Good Afternoon. I want to tell you real quick about a cool opportunity I have this afternoon. North High School’s after school program holds a weekly career panel in which they invite members of the community to talk to the kids about career paths they might not have considered before.
At 4 today, I get to go over there and talk to the students about what it’s like to be a professional artist. I am very excited about this, because there are a number of things I would have loved to know when I was young enough to prepare myself. For example, I used to think I just had to be a good artist. In the past few years, I have learned a LOT about entrepreneurship. I WISH someone had told me about that when I was starting out.
I have had to learn about marketing, pricing my pieces, following up on leads, just to name a few things. Most of it has taken me out of my comfort zone and has been quite frustrating. I’m used to it now. Any student considering an art career, unless they are looking to break into a pre-existing industry, should know that being an artist means being an entrepreneur. It is hard work, but bit is also very rewarding.
I obviously have no photos of the event, so please enjoy my latest drawing for Inktober: Misty Knight.
Good morning everyone! This Wednesday night will be the final panel discussion at Coffee at The Point. It will not be the last one forever, just the last at this venue. This week also marks the last opportunity to view the Women Behaving Badly series at Coffee at The Point. The next artist’s work will be going up and I will be moving on. Look for me at the Blair Caldwell Library starting October 26th. This will, however be the very last week to view the Sojourner Truth painting. That piece was purchased this summer and will finally go home with its owner.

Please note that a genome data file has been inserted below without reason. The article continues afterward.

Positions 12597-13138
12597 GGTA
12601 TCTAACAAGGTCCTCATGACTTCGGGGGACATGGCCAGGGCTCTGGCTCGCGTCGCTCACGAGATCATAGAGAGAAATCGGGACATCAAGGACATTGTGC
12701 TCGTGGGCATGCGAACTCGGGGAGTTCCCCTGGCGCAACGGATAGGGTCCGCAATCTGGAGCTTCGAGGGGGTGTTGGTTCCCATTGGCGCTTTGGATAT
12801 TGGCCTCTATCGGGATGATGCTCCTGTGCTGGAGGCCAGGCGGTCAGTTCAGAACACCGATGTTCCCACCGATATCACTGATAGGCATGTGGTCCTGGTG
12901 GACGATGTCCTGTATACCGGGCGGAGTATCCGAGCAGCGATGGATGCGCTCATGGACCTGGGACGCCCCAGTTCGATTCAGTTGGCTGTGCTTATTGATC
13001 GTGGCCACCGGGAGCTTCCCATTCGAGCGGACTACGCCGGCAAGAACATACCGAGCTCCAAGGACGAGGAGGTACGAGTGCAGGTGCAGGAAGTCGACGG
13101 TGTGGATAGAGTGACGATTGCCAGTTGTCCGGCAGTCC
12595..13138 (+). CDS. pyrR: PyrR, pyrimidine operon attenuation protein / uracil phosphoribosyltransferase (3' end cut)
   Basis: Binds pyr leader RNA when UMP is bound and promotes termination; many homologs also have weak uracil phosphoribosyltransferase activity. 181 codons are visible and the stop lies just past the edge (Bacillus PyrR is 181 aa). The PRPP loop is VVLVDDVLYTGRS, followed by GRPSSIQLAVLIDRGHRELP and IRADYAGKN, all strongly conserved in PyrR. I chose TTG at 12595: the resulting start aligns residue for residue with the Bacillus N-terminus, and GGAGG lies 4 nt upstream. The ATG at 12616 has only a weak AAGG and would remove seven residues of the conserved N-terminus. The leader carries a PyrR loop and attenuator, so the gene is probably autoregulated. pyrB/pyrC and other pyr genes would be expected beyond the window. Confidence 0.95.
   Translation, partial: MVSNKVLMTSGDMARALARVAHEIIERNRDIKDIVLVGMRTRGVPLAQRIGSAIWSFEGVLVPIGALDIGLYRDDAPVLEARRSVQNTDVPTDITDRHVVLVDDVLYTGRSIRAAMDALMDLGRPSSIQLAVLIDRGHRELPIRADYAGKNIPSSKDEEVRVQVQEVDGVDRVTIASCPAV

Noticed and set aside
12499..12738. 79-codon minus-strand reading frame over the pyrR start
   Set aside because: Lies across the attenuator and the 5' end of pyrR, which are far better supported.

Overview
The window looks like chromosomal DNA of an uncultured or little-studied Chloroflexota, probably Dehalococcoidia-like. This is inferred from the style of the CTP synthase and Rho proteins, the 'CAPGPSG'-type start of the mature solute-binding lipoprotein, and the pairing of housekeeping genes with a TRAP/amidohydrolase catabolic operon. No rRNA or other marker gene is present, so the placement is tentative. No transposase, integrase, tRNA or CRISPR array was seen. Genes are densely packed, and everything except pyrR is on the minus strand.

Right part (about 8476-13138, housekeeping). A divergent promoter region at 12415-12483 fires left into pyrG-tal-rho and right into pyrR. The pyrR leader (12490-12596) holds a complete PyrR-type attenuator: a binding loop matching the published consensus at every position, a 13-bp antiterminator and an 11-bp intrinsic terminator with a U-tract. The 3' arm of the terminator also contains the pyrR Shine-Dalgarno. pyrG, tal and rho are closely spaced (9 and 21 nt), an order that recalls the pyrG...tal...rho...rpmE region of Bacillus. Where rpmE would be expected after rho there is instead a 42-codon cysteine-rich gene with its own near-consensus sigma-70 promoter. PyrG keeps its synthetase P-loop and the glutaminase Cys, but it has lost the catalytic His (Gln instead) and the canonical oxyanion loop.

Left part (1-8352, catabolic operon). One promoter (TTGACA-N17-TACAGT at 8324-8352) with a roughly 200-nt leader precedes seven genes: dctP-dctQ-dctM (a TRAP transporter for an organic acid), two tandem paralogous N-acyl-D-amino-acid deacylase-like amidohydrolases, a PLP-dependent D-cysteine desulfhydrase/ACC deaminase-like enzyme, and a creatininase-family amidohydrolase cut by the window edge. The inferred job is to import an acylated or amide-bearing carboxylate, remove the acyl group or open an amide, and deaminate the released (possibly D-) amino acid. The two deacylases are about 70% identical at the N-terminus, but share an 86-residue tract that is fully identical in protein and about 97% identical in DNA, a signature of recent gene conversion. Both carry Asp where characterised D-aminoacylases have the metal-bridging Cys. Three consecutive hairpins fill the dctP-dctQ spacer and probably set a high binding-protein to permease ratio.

Wednesday’s panel discussion is about Women in the Arts. On deck, I have a visual artist, a comedian, and a spoken word artist. Each will tell you about herself, what she does and why she does it. Lelija Roy wants people who see her paintings to fall in love with nature. Debbie Scheer uses her comedy to talk about things we don’t like to talk about and makes us more comfortable in the process. Lady Speech is challenging, yet nurturing in her activism, using her poetry to talk about sexual freedom, women’s rights, and everything in between.
These panel discussions have been some of the best conversations I have had the privilege to participate in. I am the kind of person to download as much information into her brain as possible through books, documentaries and podcasts, but these talks are on a different level. I get to see the passion in each woman’s eyes as she talks about her vocation. I get to participate and be more than just an information sponge. And, best of all, I get to know more about old friends and make some new ones.
Bring yourself and bring your friends.
Coffee at The Point
710 26th Ave